“The computer always intervenes and make its presence felt in some way, perhaps because the viewer must click on a button or slide a bar to view a whole picture or perhaps because the digital image appears grainy of with untrue colors. Transparency, however, remains the goal”(Remediation 46). However, the news broadcast 1990 and 2008 still had the same main goal; it was proving and updating accuracy information for the viewers. The technology has changes but the news was remaining the same.



Some might not have noticed a very big difference between the two broadcasts except that the 2008 one has more color, flash and movement going on and around the commentators. For me the biggest difference is the quality of the reporting. The 1990 cast spends over seven minutes on one topic and covers multiple facets of it with actual information. Whereas the 2008 cast is only three and half minutes long with the time being discussed by ‘expert’ contributors that supply their own opinions and not really reporting actual facts, all the while distracting the viewer with multiple videos jumping back and forth and a ticker scrolling along the bottom. Bolter and Grusin make an interesting point when they state:

“With reuse comes a necessary redefinition, but there may be no conscious interplay between media. The interplay happens, if at all, only for the reader or viewer who happens to know both versions and can compare them.”

People may notice the changes visually but may not notice the quality of the information has dwindled. The news casts of today have reused the traditional model of an anchor but not the integrity in reporting quality news. I remember watching the news when I was younger and it having a more serious tone and integrity whereas today it seems anyone can be a broadcaster and accuracy is not required. Today when you watch the news the stories are short and barely touch the surface, facts are not checked as rigorously and there is always something else on the screen to grab your attention, to cater to the short attention span of today.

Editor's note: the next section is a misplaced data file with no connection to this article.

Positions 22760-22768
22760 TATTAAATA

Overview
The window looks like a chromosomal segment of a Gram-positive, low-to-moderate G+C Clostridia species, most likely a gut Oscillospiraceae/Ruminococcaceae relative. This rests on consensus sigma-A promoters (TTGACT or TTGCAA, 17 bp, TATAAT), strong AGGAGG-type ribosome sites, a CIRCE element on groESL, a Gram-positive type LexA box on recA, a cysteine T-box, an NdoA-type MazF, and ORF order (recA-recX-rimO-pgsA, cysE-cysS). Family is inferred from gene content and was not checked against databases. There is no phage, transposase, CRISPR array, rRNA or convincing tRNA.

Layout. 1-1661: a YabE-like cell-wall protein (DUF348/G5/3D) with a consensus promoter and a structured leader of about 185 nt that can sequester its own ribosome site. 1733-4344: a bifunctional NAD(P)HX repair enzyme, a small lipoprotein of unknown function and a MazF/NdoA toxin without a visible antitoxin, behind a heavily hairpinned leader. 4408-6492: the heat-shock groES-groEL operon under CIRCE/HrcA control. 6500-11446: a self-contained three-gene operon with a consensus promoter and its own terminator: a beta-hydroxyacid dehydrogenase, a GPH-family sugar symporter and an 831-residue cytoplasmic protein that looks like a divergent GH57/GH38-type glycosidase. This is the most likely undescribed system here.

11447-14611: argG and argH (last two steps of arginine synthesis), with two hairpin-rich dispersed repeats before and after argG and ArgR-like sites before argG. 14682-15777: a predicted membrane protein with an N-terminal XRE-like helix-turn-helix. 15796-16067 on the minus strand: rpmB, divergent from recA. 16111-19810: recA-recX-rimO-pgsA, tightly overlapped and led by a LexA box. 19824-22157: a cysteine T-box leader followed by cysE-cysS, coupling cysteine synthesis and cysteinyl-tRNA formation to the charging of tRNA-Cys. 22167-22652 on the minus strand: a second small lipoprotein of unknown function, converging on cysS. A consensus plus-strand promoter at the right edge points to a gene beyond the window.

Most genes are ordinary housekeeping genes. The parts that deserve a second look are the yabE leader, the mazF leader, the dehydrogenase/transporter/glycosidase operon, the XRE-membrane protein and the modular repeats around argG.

Audra Mann | @WSUVcollegeMom

blog 4: News and remediation


While reviewing a newscast from 1990 and then a newscast from 2008, there are definitely some changes I noticed in the way the news is presented. For example, in the 1990 newscast, whenever an anchor would talk about a subject, there wouldn’t be any distractions on the screen. All you see is the anchor talking or a video that relates to the subject. In the 2008 news, the anchor is surrounded by scrolling text, channel logos, and bold headlines.

Also, in the 1990 newscast, there is only one person talking a time on a subject. When they would switch over to someone else talking, it was a cut take. In the 2008 newscast, there could be multiple people on one screen talking to each other live. The news anchors would also have dialogue with one another instead of having separate segments. It makes the 1990 newscast seem a lot more scripted and has less improvisation. Also, while there is a video being shown in the 2008 news, a camera shot of an anchor could be played over the top.

Despite the differences in the ways the news is presented, there are many similarities in the format of both newscasts. This supports Bolter and Grusin’s claim that remediation is “the representation of one medium in another” (Remediation 78). The format of the 2008 newscast has many similarities to the 1990 newscast, but has added improvements that become the “new standard” in news casting. There is a more modern feel, but the news hasn’t changed completely.